Review: Wolverine and the X-Men #1
|October 27, 2011||Posted by Roger Riddell under Comics, Opinion, Riddell|
Wolverine and the X-Men #1
Writer: Jason Aaron
Art: Chris Bachalo & Tim Townsend
The dust from the climactic showdown between Wolverine and Cyclops during Schism has settled. Feeling that the young mutants among the X-Men needed a chance to be children and not warriors, Logan has returned to Westchester with Beast, Iceman, Kittie Pryde, Gambit, Rogue and Rachel Grey to start a new school in the place of the destroyed Xavier School.
Of course, he named it the Jean Grey School for Higher Learning. Who else would he name it after?
The first issue of the all-new, all-exciting Wolverine and the X-Men opens with Professor Xavier touring the newly rebuilt school, giving Logan his advice on being a headmaster and offering warnings on the ups and downs of being in charge of a school for teenage mutants. Is that Doop in the background at the school’s front desk? I know a few people who will be overjoyed that writer Jason Aaron found a way to bring him back.
The rest of the issue revolves around Logan and headmistress Kitty Pryde giving inspectors from the New York State Department of Education a tour of the facility, essentially serving as a primer on the book’s cast. Various panels show Idie Okonkwo, Rockslide, and Anole in a psychic self-defense class with Rachel Grey, and Husk teaching “Introduction to Mutant Literature.”
Toad is shown as the school’s janitor, trying to tell Logan of some, ahem, structural issues with the school that Beast built. Of course, it’s not a good time to point these things out considering the inspectors are there.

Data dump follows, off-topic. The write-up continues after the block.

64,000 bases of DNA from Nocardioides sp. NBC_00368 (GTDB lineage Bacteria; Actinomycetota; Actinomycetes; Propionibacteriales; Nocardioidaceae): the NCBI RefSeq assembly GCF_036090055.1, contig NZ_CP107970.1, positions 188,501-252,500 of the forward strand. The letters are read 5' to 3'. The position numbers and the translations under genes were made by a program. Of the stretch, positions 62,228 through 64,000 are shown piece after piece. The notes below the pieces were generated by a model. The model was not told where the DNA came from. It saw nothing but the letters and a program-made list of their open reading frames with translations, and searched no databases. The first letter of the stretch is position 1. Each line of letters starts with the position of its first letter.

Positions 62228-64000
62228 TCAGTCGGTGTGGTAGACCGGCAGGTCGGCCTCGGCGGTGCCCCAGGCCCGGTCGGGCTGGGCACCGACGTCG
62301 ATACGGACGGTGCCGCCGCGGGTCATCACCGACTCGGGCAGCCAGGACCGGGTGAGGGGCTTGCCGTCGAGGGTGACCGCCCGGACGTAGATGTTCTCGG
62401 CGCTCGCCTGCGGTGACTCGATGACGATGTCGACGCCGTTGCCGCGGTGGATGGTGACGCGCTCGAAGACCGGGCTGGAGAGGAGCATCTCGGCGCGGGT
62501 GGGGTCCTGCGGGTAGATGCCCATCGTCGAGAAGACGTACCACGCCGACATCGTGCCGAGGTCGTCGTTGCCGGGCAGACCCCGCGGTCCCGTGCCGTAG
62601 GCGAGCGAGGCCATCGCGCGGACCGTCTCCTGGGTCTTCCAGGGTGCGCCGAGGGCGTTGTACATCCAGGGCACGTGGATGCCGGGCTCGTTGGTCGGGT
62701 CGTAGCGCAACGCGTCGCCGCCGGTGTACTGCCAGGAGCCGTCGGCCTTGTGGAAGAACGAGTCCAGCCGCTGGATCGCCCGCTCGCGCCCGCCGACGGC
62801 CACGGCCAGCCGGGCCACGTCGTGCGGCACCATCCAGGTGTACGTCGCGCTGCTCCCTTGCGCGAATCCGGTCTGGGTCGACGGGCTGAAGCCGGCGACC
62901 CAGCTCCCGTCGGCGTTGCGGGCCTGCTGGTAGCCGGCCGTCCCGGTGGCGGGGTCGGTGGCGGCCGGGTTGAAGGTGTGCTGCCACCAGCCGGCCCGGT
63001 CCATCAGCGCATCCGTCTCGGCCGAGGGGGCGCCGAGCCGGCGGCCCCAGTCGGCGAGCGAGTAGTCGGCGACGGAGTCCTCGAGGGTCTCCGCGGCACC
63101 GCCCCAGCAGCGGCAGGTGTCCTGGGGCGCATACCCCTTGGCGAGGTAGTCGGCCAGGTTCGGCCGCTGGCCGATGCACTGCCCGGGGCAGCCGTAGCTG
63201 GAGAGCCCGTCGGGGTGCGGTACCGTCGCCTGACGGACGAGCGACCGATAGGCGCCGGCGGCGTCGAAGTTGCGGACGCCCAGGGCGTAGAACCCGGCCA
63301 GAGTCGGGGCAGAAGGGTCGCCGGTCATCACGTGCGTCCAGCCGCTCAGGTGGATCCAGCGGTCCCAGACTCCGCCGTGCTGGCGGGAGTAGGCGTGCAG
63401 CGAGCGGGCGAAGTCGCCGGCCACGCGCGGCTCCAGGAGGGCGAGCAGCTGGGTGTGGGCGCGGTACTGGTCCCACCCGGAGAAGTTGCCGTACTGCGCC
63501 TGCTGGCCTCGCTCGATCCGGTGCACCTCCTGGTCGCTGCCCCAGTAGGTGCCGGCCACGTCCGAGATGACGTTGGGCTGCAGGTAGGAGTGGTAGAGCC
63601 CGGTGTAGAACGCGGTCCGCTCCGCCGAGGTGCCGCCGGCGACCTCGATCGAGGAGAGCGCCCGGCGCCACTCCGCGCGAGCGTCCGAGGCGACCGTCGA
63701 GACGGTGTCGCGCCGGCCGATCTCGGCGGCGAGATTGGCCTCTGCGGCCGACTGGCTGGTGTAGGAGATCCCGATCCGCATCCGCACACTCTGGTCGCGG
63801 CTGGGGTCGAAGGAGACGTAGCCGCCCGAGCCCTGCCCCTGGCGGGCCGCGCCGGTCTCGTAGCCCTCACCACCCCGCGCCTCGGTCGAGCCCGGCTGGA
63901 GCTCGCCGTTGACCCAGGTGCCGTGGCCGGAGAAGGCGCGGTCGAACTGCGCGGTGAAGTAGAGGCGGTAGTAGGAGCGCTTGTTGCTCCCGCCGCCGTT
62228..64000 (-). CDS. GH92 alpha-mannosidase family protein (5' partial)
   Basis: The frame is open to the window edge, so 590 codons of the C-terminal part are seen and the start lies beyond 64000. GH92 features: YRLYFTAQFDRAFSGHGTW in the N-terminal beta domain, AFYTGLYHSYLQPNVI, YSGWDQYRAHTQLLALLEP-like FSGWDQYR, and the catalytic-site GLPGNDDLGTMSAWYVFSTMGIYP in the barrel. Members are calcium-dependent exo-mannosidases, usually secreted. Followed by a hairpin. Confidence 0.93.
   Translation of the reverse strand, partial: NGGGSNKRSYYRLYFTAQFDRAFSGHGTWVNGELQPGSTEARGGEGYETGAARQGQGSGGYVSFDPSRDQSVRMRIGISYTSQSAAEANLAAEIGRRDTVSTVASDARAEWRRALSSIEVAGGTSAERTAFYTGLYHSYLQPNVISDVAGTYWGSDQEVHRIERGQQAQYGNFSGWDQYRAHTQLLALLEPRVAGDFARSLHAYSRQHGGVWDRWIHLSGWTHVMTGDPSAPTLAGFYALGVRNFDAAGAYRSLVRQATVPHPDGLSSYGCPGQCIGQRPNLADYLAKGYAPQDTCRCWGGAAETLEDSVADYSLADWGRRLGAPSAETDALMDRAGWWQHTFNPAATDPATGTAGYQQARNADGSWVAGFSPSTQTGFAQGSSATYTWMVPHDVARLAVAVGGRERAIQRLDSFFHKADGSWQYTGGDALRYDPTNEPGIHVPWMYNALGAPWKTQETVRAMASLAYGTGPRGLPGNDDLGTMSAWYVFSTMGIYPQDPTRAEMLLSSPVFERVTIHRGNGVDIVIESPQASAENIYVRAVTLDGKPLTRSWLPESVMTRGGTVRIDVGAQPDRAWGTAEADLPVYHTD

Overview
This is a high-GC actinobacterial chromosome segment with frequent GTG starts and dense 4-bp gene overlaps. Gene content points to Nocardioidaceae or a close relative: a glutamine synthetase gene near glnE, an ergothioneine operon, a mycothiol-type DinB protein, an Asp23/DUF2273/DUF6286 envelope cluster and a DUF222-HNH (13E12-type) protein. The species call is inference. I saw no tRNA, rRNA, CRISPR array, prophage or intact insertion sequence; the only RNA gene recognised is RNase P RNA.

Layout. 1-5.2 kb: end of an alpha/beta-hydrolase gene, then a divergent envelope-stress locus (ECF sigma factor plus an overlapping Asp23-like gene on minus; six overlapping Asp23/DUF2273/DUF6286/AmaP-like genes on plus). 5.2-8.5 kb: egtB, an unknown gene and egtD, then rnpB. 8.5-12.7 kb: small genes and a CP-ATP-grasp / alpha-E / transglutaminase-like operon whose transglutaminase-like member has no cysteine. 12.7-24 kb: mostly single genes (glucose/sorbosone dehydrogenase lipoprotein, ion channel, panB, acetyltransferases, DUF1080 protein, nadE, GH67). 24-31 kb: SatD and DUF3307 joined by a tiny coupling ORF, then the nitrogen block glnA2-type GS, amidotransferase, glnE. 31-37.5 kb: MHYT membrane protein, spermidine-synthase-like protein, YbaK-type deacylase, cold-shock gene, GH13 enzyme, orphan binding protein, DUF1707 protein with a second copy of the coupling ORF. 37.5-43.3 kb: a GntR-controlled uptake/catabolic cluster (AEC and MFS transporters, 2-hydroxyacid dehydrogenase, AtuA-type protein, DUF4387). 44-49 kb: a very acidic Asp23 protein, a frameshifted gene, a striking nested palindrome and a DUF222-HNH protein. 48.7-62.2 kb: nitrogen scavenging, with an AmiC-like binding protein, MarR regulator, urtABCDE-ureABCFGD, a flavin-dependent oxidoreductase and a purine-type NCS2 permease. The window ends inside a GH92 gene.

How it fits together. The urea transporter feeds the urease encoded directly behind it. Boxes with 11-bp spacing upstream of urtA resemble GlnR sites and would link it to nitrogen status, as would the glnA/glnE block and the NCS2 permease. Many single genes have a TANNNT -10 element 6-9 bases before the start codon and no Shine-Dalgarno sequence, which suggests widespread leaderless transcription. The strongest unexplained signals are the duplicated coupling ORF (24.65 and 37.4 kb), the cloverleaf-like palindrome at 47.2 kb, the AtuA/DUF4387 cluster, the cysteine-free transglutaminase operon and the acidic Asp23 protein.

The inspection continues to spiral down until Iceman finally tells Logan that there’s a kid at the gate who wants to see him. That kid turns out to be Kade Kilgore, the 12-year-old Black King of the new Hellfire Club who masterminded the events leading to the falling out between Scott and Logan. Aaron establishes Kilgore and the Hellfire Club as this book’s first major villains in the following panels, as the pint-sized profligate promises to destroy all that Logan has built.
I’ve had an on-again, off-again relationship with Bachalo’s work over the years, primarily about proportion and being able to discern what’s going on in some panels. Why is the 12-year-old Kilgore the same height as Logan? I know Logan’s supposed to be somewhat on the short side, but the same height as a 12-year-old? Aside from that and not being quite sure what was going on in the last page of the issue, however, I really enjoyed the art. It was up there with his “Shed” story arc from Amazing Spider-Man last year.
As a first issue, this issue covers all the bases a series début needs to. Aaron plants a lot of seeds for future plotlines and introduces readers to the book’s major players in the least confusing manner possible (which is especially important in the character heavy X-books). The diagram in the back-breaking down the Jean Grey School’s faculty and students is a nice touch, as well as the mock-up of a class list brochure. Choir with Professor Doop? Sign me up.
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